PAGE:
How Ideas Spread
Jonah Berger is an Associate Professor of Marketing at the Wharton School of the University of Pennsylvania. He holds a B.A. in Human Judgment and Decision Making from Stanford University and a Ph.D. from Stanford Graduate School of Business. He has served as a visiting faculty member at Duke University and Cornell University.
The recipient of numerous awards for teaching and research, Professor Berger received Wharton's MBA Teaching Commitment and Curricular Innovation Award and won their "Iron Prof" faculty competition for outstanding research. In recognition of his research on social dynamics-which mixes psychology, sociology, marketing, and economics to understand why products, ideas, and behaviors become popular-Mr. Berger has been named one of the top five most productive researchers in marketing by the American Marketing Association and received early career awards from both the Association for Consumer Research and the Society for Consumer Psychology.
Professor Berger is the author of Contagious: Why Things Catch On, which appeared on the bestseller lists of the New York Times and the Wall Street Journal and has been translated into almost 30 languages. He also has published dozens of articles in top-tier academic journals and has consulted for a variety of Fortune 500 companies.
01: Social Epidemics-Why Things Catch On
What leads products, ideas, and behaviors to become popular? What causes them to die out? The answer lies in the science of how ideas spread, which you'll begin to examine with the story behind Livestrong bracelets-one of the most notable social epidemics of our time.
02: The Basics of Consumer Psychology
Why can seeing something more frequently make you like it more? Find out here, as you look at consumer psychology and the way we naturally process information. Understand what happens from the moment people are exposed to information and begin to develop perceptions, and learn how these basic cognitive processes influence what eventually catches on.
03: The Impact of Triggers on Consumer Choice
Why might voting in a church versus a school change how you cast your ballot? Why would hearing French music at the grocery store make you more likely to buy French wine? Explore the phenomenon of triggers, from how they're defined to how they influence what we like, what we buy, and top-of-mind awareness.
04: Simple Rules to Make Ideas Stick
Why do some things stick in memory while other ideas are quickly forgotten? Find out here, as you learn how ideas that fit with the four key principles of human memory-simplicity, unexpectedness, concreteness, and credibility-tend to be "stickier" or more memorable.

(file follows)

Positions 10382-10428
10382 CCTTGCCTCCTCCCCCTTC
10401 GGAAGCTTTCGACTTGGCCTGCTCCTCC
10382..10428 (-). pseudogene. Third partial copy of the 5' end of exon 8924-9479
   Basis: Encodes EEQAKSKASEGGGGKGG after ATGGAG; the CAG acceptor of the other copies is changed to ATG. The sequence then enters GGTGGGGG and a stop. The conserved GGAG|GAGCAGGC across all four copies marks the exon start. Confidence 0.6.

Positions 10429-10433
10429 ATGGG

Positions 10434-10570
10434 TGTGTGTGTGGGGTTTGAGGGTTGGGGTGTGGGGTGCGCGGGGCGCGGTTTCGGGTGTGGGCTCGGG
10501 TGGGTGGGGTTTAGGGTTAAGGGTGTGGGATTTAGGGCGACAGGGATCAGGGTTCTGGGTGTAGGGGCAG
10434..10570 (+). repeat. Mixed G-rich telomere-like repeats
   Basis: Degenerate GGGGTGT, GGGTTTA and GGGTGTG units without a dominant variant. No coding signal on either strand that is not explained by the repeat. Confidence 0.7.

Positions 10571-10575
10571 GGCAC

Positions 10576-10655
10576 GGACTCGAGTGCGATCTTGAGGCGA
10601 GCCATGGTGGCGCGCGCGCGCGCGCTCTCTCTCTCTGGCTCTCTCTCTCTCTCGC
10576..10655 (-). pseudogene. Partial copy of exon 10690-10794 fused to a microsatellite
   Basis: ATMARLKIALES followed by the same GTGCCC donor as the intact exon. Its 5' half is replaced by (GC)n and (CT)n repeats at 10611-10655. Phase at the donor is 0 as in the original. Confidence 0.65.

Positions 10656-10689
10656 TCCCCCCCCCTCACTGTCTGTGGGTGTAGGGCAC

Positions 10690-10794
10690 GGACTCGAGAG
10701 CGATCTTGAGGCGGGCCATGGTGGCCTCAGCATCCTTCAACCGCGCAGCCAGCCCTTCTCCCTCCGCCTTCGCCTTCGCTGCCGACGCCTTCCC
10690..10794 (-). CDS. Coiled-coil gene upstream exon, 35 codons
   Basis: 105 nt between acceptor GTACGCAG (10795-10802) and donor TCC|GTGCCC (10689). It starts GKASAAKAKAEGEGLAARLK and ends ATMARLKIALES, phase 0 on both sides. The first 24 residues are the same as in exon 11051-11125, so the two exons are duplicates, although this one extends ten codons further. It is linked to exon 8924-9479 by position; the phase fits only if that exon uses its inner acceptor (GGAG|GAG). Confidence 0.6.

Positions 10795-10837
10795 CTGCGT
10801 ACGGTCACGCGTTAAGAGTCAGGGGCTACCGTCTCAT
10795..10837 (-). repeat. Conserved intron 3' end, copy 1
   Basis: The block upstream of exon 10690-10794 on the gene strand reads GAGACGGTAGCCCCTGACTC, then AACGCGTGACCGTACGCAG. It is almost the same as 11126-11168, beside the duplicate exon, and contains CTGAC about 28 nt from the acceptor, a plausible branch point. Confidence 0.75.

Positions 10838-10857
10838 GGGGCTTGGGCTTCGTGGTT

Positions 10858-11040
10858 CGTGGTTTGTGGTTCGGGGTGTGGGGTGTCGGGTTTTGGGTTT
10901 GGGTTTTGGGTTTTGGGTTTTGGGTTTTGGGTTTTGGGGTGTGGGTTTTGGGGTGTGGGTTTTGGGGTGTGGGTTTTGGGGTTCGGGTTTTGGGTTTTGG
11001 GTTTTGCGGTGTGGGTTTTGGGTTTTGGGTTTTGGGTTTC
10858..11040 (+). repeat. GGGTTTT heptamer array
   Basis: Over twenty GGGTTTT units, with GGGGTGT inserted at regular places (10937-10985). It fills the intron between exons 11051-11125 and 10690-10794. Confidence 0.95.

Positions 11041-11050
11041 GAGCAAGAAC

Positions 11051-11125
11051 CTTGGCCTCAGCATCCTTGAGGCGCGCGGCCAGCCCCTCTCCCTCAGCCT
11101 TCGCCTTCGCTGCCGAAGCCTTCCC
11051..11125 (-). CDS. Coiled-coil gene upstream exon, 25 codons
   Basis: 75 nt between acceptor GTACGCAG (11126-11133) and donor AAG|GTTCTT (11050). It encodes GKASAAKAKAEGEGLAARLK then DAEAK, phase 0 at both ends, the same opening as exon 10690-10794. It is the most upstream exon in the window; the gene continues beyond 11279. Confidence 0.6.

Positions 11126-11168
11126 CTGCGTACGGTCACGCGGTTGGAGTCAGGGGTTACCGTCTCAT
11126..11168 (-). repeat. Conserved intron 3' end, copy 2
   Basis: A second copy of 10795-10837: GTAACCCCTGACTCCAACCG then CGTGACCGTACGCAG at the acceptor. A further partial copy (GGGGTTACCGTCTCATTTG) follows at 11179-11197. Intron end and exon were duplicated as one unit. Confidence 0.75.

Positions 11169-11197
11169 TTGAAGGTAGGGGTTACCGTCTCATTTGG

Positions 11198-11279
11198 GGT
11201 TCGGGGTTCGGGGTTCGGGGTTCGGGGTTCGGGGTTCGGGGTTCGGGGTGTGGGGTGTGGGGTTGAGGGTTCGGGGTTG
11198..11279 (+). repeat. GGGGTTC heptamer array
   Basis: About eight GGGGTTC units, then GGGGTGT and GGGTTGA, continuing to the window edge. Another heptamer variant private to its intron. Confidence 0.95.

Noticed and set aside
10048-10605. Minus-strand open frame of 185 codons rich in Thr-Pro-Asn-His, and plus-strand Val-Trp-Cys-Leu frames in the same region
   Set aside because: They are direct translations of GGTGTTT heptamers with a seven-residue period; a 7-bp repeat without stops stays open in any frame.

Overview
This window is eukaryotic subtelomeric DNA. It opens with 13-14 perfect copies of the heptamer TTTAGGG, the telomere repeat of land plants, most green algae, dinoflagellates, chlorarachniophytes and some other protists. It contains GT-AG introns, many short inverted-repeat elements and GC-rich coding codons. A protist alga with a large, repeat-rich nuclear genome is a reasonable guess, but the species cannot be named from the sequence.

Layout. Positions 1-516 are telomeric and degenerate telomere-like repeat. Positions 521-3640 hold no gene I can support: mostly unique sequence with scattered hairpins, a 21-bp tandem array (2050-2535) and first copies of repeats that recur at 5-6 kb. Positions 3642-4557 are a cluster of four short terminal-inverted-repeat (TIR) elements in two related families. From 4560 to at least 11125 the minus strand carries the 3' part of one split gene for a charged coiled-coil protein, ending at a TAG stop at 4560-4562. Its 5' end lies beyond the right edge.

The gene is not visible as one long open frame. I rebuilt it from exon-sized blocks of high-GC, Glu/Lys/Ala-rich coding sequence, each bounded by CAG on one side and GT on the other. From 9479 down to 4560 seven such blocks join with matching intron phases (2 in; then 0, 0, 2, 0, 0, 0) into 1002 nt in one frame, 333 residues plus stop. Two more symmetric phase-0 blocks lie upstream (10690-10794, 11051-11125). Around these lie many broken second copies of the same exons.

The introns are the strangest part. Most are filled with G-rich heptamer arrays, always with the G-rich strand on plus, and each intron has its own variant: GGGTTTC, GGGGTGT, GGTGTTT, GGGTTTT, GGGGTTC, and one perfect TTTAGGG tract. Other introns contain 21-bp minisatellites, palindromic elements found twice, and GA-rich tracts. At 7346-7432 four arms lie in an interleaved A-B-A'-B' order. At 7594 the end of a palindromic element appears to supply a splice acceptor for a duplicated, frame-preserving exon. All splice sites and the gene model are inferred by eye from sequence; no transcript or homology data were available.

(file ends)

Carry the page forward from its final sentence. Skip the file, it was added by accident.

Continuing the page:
05: The Social Influence of Conformity
In the first of several lectures related to social influence, you'll consider the phenomenon of conformity and its role in why ideas spread. You'll learn why bartenders seed the tip jar, when people actually prefer waiting in line, and why conformity compels us to follow others even when we know they're wrong.
06: The Social Influence of Divergence
Social influence is like a magnet-it can attract or repel. As you explore the notion of divergence and the meaning of consumption, discover when and why people avoid following the crowd and how anti-conformity has caused once-popular cars, designer bags, and other products to fall out of favor with their original audience.
07: Word of Mouth-Powerful and Persuasive
More than 10 times as effective as company-generated communications, word of mouth is a powerful tool-and it's becoming more so each day. Examine the influence of word of mouth, how it differs from traditional advertising, and the role that social networks such as Facebook and Twitter play in shaping communication.
08: The Social Currency of Shared Ideas
From cat videos to New York Times science articles, some online content goes viral while the bulk of it never gets more than 10 views. Some products get lots of word of mouth activity, while others are never discussed. Discover the six key drivers of social transmission that lead products, ideas, and behaviors to generate buzz.
09: Messages That Go Viral
Wrap up the section on social influence by looking at the three remaining drivers of social transmission- stories, practical value, and making the private public-in the context of intriguing case studies. Learn about the failure of the "Just Say No" campaign, the success of a humble corn-husking video, and some shrewd design decisions by Apple.
10: Social Networks-Channels of Influence
Could a person you barely know affect your behavior? Consider this question as you begin to explore the channels through which information and influence spread. Learn about different types of social ties and how these ties impact what people share, the jobs people get, and life in general.
11: Social Influencers-Myths and Science
Are well-connected people or "influencers" the catalysts for ideas and products catching on? Examine this social-epidemic theory, the science behind how it does-or doesn't-work, how likely it is to be true, and whether companies who pay reality TV star Kim Kardashian $10,000 per Tweet will see a return on their investment.
12: Tracking Results-Big Data, Little Data
Conclude the course with a thought-provoking discussion of Big Data. Learn how Google tries to predict everything from flu outbreaks to retail and home sales, why companies need to monitor social media chatter, and whether our addiction to analytics might be leading us astray. Also, consider the rise of Little Data and the effects of measuring and tracking the minutiae of our everyday lives.